Acanthicus Spix, 1829

Acanthicus  hystrix, photo by J.W. Armbruster

  • The following is an excerpt from Armbruster (1997).


    A. adonis Isbrücker and Nijssen 1988
    A. hystrix Agassiz 1829


    Acanthicus is diagnosed by two unique characteristics: a greatly expanded pterotic-supracleithrum due to an extreme increase in the size of the swim-bladder capsule and connection of the dilatator operculi solely to the hyomandibula.  Other characteristics considered synapomorphic for Acanthicus are: a wide anterohyal, an elongate first basibranchial, a wide hyohyal, elongated first hypobranchials, loss of the posterior pouch on the posterohyal, angle of the levator arcus palatini crest to above the metapterygoid facet for articulation with the lateral ethmoid, a raised and posteriorly deflected triangular section at the junction of the levator arcus palatini crest and the preoperculo-hyomandibular ridge, loss of the ventrolateral hyomandibular ridge, a long anterior process of the metapterygoid, a vertical orientation of the preopercle, loss of the longitudinal quadrate ridge, reversal of the size of both jaws from small to large, three rows of plates between the suprapreopercle and the exposed opercle, reduction in the number of infraorbital plates to five, the lateral line continuing onto the plate beyond the hypurals, reversal to the mesethmoid disk not extending anterior to the main body of the mesethmoid, loss of the anterior process of the pterotic-supracleithrum, an increase in the number of postdorsal vertebrae to, a greatly expanded distal tip of the enlarged rib of the sixth vertebra, loss of the adipose fin, a greatly elongated posterior processes of the coracoid, wide anterolateral processes of the pelvic basipterygium, and reduction of the size of the teeth.


    Acanthicus is a very large (at least up to 1 m), very spiny loricariid that lacks an adipose fin.  Color is typically black, sometimes gray, occasionally with white spots with the abdomen the same color as the rest of the body.  Abdomen completely covered in small plates.  Caudal fin deeply forked with the lobes of equal length and each proceeding posteriorly as a thin filament.  Four or more predorsal plates.  Five rows of plates on the caudal peduncle.  Pterotic-supracleithrum greatly enlarged.  Pectoral fin spines extremely long.  The entire dorsal surface of the head is covered in stout, sharp odontodes.  The odontodes form a sharp keel on the lateral plates and, in juveniles, there are few to no odontodes on the plates above and below the keel rows.  Cheek odontodes fairly thin, but numerous (up to 100 or more).  A photograph in Burgess (1989, p. 730, right column, third from top) is clearly of an Acanthicus, but the fish possesses a small adipose fin.  It is unknown whether this fish represents an undescribed species or if it is just aberrant.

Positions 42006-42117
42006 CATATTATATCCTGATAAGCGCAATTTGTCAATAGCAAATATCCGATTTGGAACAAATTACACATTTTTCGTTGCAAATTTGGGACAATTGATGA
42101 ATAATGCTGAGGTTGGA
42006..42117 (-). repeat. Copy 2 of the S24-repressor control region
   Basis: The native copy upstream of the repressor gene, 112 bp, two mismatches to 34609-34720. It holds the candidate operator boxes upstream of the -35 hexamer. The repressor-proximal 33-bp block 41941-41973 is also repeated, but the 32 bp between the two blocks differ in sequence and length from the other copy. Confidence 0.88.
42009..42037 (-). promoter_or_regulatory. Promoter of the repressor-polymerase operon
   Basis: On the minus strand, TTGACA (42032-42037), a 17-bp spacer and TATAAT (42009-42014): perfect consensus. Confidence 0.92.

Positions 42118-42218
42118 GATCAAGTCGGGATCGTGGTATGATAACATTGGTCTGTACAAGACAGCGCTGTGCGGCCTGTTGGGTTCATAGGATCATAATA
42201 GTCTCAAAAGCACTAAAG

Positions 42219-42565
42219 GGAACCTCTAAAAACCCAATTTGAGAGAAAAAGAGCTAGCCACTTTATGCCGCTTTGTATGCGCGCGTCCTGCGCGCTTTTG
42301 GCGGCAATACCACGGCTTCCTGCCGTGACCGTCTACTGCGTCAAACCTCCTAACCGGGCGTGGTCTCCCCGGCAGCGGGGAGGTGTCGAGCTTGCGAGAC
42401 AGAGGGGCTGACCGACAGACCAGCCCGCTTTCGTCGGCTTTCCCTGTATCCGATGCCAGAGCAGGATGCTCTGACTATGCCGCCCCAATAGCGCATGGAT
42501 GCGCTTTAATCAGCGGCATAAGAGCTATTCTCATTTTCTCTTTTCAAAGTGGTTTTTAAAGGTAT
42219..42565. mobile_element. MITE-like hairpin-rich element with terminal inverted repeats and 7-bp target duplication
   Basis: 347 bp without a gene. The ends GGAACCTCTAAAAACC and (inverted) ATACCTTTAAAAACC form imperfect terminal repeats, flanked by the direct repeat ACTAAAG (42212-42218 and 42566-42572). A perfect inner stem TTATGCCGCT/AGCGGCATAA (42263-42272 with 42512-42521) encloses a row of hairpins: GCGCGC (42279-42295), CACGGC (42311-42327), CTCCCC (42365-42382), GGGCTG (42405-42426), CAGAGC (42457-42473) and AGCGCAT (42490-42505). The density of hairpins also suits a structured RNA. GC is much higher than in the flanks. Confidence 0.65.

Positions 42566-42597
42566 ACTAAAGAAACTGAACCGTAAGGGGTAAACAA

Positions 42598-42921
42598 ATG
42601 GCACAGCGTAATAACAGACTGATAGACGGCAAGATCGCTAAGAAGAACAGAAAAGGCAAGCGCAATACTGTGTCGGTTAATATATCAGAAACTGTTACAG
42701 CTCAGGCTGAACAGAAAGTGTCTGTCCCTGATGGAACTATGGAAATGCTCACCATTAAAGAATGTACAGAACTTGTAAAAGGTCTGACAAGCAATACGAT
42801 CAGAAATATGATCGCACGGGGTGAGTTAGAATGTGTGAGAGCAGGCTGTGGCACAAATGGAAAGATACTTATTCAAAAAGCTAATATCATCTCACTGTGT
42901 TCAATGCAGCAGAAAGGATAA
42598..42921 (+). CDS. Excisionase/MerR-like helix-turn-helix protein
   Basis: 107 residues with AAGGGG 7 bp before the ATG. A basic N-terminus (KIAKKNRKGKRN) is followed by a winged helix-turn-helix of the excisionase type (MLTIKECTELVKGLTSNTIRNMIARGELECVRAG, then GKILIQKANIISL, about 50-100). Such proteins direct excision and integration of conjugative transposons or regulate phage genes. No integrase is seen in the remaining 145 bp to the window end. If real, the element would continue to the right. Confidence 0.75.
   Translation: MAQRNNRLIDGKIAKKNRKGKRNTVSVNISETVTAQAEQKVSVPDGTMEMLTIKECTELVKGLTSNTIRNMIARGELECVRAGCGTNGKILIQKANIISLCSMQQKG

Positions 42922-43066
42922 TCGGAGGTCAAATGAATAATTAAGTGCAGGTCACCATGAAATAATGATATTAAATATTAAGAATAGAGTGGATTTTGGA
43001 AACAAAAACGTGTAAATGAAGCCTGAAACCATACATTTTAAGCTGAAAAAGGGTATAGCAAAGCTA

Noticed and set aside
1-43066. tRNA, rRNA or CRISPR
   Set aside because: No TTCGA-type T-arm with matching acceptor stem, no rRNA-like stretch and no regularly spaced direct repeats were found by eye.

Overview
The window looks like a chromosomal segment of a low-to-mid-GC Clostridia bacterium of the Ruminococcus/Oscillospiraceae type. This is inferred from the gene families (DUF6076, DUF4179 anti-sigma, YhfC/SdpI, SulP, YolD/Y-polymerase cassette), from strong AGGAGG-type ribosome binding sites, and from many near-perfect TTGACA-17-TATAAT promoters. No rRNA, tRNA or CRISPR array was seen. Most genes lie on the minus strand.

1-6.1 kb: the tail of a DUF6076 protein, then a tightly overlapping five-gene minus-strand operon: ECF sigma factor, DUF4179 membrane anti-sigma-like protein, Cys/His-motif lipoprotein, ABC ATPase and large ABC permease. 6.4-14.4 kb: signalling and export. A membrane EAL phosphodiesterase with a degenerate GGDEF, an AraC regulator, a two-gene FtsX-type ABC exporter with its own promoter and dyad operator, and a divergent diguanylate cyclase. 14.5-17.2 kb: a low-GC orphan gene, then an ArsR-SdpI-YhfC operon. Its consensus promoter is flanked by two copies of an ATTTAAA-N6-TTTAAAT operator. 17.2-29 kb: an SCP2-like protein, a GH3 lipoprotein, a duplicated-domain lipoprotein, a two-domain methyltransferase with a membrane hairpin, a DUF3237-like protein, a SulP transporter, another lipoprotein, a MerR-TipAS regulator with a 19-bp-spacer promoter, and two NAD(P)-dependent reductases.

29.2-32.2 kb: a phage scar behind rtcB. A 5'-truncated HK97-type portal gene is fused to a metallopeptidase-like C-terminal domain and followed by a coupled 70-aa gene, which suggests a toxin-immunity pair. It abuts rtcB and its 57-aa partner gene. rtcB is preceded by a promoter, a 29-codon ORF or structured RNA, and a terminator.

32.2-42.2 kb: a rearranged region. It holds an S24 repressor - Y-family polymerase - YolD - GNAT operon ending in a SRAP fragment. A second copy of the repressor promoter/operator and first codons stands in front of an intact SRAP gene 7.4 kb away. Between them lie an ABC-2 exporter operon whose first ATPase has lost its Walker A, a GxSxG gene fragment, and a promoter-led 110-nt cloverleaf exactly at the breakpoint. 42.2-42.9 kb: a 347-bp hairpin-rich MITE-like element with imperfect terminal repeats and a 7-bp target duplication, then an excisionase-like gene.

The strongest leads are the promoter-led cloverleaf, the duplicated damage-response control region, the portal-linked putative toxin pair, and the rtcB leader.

Males may have more and longer cheek odontodes and greatly elongated odontodes on the pectoral fin spine.


    Acanthicus is readily recognized from all other Ancistrini (except some Chaetostoma and Leptoancistrus) by the absence of an adipose fin.  In addition, the pterotic-supracleithrum is larger in Acanthicus than in any other loricariid.  Most similar to Leporacanthicus, Megalancistrus and Pseudacanthicus, but the jaws are long, nearly forming a straight line at union (vs. short, forming an acute angle at union).  Acanthicus can be separated from all other Ancistrini (except Dekeyseria) and most Pterygoplichthyini by the presence of enlarged odontodes forming keels along the lateral plates. Acanthicus can be separated from Dekeyseria by the loss of the adipose fin and presence of plates on the abdomen and Pterygoplichthys with keels by loss of the adipose fin, long, stout odontodes on the head, and fewer than nine dorsal fin rays.


    Found in the Amazon and Orinoco rivers and possibly (although not likely) in Guyana (Burgess, 1989).


    Known from large rivers.  The enlarged swimbladder may be used for sound production by drumming or strumming the enlarged rib of the sixth vertebral centrum upon it.  The swimbladder may also provide hydrostasis, although nothing is known of the life history of Acanthicus and it is unclear how it could make use of the water column.


    Armbruster, J.W. 1997. Phylogenetic relationships of the sucker-mouth armored catfishes (Loricariidae) with particular emphasis on the Ancistrinae, Hypostominae, and Neoplecostominae. Unpubl. Ph.D. dissertation. University of Illinois, Urbana-Champaign. 409 pp.

    Burgess, W.E., 1989. An atlas of freshwater and marine catfishes, a preliminary survey of the Siluriformes. T.F.H. Publications, Neptune City, New Jersey. 784 pp.

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